From this college teacher, not much older than anyone in her class, I put together a personal practice that carried me through my dating years, job changes, pregnancies, moving across the country, all those things that make up life. Until my thirties when yoga studios started popping up and television became inspired.  I did not see yoga studios in my small Wisconsin town, but along the west coast.  I would see these studios when I flew back to visit my parents.  I was envious.  The idea of a yoga studio would never fly in my little Wisconsin borough.  Not in the late 1990’s.  That’s when television put yoga back in my reach with – Inhale with Steve Ross.

My living room became my studio.  Yoga clothes began showing up in my local chain stores.  I bought yoga pants and – lo’ – a sports bra (the crowd “ooh’s” in astonishment).  At night after the kids were in bed I waited for websites to download through my dial-up internet connection so that I could drool over teaching studios that required a month-long stay to learn intense class work at hide-away enclaves before one would be allowed to teach on their own.  And these teaching enclaves costs thousands of dollars.  I ordered  a yoga mat online.  There wasn’t anything available in my town.   I was pleased with myself for actually buying a yoga mat…just for yoga.  It was all so thrilling.

In my forties there was finally a studio with a sole owner/only teacher in a town about thirty minutes away in this rural Wisconsin.  She was doing yoga three times a day with the group.  I don’t remember how much of her time she actually did the asanas with us, but I do remember feeling wonderful to have found a studio so close to home.  I only had to drive thirty minutes to get there, sometimes in the snow.  I don’t remember her name, or the studio name.  I know now that she kept me going.  I was so glad to find her.  My children were young and money was tight and time was even tighter. But I made it.  That woman kept me going.

By my mid-forties there was an annex to the local spiritual book store that allowed a woman to use this annex space for yoga.  This space was only fifteen minutes from home.  This was still not a yoga studio in my town.  But we were getting closer.  It must have been morning meetings, 9 am, so I only came once a week on my only day off during the week, Fridays.  I was the youngest one of the group.  Just five or six of us.  It didn’t matter.  We did yoga.  That woman was putting in the effort to get yoga to our small town.

I left Wisconsin in 2009.  We still did not have a yoga studio when I left.  Currently (2018) there are two – sort of.  One yoga studio with a store-front and regular classes.  One studio type thing that is using the local senior center and other various locations around town (rooftops and large parking areas) to bring in the next generation of thrill-seeker yogis.  It’s something.  And I am glad to see anything being offered.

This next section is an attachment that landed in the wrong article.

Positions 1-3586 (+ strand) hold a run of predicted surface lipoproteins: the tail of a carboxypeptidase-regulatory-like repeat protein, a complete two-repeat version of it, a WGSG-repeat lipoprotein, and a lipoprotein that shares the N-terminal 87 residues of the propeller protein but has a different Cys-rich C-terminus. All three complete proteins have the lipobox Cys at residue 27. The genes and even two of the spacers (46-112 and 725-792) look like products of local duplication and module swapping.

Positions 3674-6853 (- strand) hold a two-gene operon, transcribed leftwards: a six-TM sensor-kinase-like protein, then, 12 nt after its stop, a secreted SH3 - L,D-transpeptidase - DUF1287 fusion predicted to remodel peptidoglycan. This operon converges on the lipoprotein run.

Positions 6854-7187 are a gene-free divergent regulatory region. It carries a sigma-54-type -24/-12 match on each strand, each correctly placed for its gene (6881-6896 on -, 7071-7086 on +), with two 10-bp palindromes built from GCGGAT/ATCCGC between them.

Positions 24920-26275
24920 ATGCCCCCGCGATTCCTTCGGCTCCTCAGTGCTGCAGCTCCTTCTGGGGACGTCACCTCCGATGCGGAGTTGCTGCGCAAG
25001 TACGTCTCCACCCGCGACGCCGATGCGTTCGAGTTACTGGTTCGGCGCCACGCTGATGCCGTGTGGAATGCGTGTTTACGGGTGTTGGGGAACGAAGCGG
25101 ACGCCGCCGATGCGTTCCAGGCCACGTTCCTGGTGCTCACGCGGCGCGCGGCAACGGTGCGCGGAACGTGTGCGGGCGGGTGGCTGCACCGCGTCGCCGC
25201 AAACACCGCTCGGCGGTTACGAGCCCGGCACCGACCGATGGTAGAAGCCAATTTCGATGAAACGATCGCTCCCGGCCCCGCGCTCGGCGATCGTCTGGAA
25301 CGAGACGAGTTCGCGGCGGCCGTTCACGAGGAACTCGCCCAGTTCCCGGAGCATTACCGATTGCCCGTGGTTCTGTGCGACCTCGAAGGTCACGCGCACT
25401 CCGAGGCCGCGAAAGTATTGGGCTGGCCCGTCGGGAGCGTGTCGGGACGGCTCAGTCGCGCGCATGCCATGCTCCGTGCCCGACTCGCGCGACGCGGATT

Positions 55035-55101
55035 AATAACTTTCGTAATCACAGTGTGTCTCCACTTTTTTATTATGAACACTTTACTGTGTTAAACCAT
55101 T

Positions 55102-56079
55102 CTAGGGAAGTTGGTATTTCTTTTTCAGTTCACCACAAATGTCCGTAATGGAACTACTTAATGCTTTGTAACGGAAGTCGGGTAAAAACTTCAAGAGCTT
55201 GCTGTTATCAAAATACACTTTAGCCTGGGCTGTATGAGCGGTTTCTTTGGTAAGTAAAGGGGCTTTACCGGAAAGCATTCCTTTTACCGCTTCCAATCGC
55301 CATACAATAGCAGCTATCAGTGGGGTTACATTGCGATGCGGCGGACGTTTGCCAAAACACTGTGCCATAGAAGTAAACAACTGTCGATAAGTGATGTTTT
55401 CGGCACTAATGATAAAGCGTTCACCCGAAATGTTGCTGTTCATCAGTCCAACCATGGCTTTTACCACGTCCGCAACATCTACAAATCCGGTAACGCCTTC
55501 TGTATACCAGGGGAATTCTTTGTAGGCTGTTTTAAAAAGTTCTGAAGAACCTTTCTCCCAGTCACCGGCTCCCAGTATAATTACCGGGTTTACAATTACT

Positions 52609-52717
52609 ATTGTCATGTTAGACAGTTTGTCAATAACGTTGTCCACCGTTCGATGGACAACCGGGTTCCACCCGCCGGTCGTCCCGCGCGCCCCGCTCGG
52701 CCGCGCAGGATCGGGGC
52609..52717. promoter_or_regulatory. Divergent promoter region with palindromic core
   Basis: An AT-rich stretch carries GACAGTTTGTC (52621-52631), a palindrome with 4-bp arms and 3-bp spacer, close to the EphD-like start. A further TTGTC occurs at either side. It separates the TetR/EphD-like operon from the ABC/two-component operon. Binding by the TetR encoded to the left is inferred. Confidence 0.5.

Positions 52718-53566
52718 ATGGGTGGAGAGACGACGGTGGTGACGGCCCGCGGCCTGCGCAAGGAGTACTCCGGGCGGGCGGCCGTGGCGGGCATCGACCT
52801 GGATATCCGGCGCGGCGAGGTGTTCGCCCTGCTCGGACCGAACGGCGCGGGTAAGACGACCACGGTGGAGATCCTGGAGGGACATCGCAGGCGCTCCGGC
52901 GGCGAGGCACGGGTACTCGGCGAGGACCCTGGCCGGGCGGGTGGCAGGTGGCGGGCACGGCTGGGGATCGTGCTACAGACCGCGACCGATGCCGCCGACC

Three years ago, maybe four, in 2013, Azer arrived as a contracted yoga teacher at my job for one year stint to teach yoga as part of Employee Health Initiative.  The reason Azer was a great teacher is because for a while, the first three months(?) we did the same postures over and over again.  The same sequence, every Tuesday and every Thursday.  After those first three months I was doing this same sequence at home.  I wondered if he really knew yoga or just those asanas.

Two things I learned: number one, familiarity puts things within reach of students.  Number two, the more familiar I am with something, the more apt I am to do it for myself and to show others.

It was Azer that inspired me to teach. If Azer can do it.  So can I.  Azer began teaching in April.  By January I had my friends over in my living room going through the exact same asanas.  They loved it.  More friends came.  Eventually we needed more room and we moved on to another house for more space.

The other wonderful thing about Azer is I watched him try some ideas with us that brought us out of our comfort zone, and I enjoyed those experiences even while I was feeling the discomfort.  Azer was always respectful but especially in his encouragement for us to try new things.  Inversions in particular.  What is outstanding here is that I hope I have brought some of Azer with me to invite my students to grow and try some things that may not be comfortable.  It seems balance poses are the out-of-comfort-zone element for my group.

I was on the hunt to find a studio to train for my certificate.  I scoured the internet and found plenty of studios to choose from.  They all cost the same, roughly about $3,000 for 200 Hour Yoga Teaching Certificate.  I found some wonderful teachers as I was searching a place to train for my certificate.